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LIFE experiment
The Planetary Society’s Living Interplanetary Flight Experiment (LIFE) capsule, which will fly on the Phobos-Grunt mission. (credit: The Planetary Society)

Phobos sample return launches tomorrow


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If all goes well tomorrow (November 9 Moscow time) a Zenit-2 rocket will send the first Russian mission out of Earth orbit since the fall of the Soviet Union. In addition to it being a first for post-Communist Russia, it carries other first hopes: the first Chinese mission to Mars and the first deliberate sending of life from Earth into the solar system. The mission is complex and awesome: a 13.5-metric-ton spacecraft (including a 115-kilogram Chinese orbiter and 90-gram Planetary Society Living Interplanetary Flight Experiment, or LIFE) will be launched on a 33-month roundtrip journey to the Martian moon Phobos, with the objective of landing there, collecting a soil sample, and returning the sample to Earth.

An automated surface sample return from another world has been done only four times in the history of the space program: three times by the Soviet Union from the Moon almost 30 years ago and once by the Japanese Hayabusa mission. The Russians have never completed a mission to Mars or Phobos successfully—and to expect this one to complete full mission objectives is certainly a lot to hope for. Partial success will be good enough to signal Russia’s return to planetary exploration and perhaps provide added resources to the nascent but shaky plans of NASA and ESA to explore Mars together.

Partial success will be good enough to signal Russia’s return to planetary exploration and perhaps provide added resources to the nascent but shaky plans of NASA and ESA to explore Mars together.

The spacecraft is the heaviest solar system explorer ever (more than twice the second-heaviest, Cassini). It is carrying over 11 metric tons of fuel. Although its ultimate goal is to bring back 200 grams of Phobos soil, it carries more than 50 kilograms of scientific instruments for in-situ and remote measurements at Phobos. Included are no less than seven spectrometers, a microscope, visual imaging cameras, a long-wavelength radar, gravimeter, seismometer, and several instruments for studying the near-Mars environment. The manipulator to capture the soil samples and sampling system were major developments. There is considerable European participation in all of the science experiments, even those built in Russia.

The spacecraft arrives at Mars in October 2012 and will go into an initial orbit around the planet, from which it will deploy the Chinese spacecraft. Then the Phobos spacecraft will transfer to an intermediate orbit for a long period (weeks) of tracking and observations to gather data for the final approach and targeting of the spacecraft rendezvous and landing on the Martian moon. This is the time when the 1988 Phobos mission was lost. The landing, collection of the sample, and liftoff from Phobos are scheduled to be concluded by February or March 2013. The 11-kilogram return capsule is scheduled to reach Earth in August 2014, landing in the extraordinary environment of the Kazakhstan desert in the middle of summer. The return will be a high-speed direct entry to Earth with no parachutes. If all this happens, it will be amazing.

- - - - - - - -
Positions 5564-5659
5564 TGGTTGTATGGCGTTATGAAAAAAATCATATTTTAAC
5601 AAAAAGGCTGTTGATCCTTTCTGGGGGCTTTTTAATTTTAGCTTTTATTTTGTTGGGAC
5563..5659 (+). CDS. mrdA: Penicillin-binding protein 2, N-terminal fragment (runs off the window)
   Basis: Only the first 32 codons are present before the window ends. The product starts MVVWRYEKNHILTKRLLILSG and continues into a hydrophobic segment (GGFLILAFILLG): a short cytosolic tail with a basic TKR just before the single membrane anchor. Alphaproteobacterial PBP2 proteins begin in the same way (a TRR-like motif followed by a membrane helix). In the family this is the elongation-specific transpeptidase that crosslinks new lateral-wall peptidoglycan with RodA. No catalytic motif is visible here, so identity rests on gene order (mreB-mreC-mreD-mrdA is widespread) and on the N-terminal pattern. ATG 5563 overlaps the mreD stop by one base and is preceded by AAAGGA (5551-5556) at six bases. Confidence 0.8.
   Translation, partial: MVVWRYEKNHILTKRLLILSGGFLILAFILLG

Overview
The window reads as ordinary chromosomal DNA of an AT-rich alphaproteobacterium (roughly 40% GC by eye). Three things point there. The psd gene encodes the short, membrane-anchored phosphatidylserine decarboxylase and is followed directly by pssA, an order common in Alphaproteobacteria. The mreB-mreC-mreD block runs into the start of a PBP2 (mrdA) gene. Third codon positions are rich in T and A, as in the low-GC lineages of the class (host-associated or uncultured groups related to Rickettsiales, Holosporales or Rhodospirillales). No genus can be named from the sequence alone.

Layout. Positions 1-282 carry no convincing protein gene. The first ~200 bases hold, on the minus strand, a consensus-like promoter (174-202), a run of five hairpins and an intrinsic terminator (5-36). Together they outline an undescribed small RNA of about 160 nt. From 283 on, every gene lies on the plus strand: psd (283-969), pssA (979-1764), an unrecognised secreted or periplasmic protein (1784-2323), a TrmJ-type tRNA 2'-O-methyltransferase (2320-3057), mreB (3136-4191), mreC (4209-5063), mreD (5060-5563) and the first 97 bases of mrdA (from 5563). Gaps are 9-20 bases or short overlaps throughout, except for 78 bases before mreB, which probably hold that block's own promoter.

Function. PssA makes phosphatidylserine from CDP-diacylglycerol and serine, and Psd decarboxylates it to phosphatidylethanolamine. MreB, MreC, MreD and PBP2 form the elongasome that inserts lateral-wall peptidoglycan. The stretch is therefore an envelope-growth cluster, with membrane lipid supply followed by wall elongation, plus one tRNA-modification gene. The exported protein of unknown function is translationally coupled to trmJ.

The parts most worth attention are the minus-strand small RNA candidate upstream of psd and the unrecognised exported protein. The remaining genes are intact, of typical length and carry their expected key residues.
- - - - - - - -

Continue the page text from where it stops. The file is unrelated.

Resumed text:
In the return capsule, isolated from the sample canister (in which scientists hope will be pieces of the Phobos regolith), will be the biological capsules of The Planetary Society’s LIFE and of the Institute of Biological and Medical Problems (IMBP) Anabios experiment. The LIFE is designed to test the theory of transpermia—the transfer of life from planet to planet—while Anabios will study the response of microorganisms to long-duration spaceflight in an experiment designed to be relevant to humans. Russian attention to this question is part of their long-term interest in human Mars exploration and, in fact, the group involved with this experiment is also part of the recently completed Mars500 project, which simulated aspects of the Martian expedition in an isolated Earth-based facility.

Our experiment will test ideas about the possibility of life on Mars seeding Earth, not the other way around.

Some concern about carrying living (albeit dormant) microbes to the vicinity of Mars were initially expressed by scientists properly concerned about contamination of Mars. The LIFE sample canister was built to withstand 4000 G’s of shock—strong enough to withstand an accidental entry or landing on Mars as well as the shock of landing back on Earth. Rigorous analysis and space agency reviews also showed that the probability of entry into Mars and subsequent release of any organisms was far lower than the limit dictated by international planetary protection protocols. Thus, our experiment will test ideas about the possibility of life on Mars seeding Earth, not the other way around.

Good luck to our Russian colleagues and to all the participants on this mission from around the world. (Or, as they say in Russian, chastleevava puti). On a personal note, I am gratified to be the only official US experimenter (principal investigator) on the mission, with our LIFE. Gratified, but disappointed that there isn’t more American involvement. Of course, I am only the “front man” for a wonderful team led by experiment manager Bruce Betts and an international group of participating biologists led by David Warmflash. We all thank the Russian scientists at the Space Research Institute (IKI) and IMBP and the engineering team at the Lavochkin Association for accommodating our privately-funded experiment and making our novel and first interplanetary test of transpermia possible.


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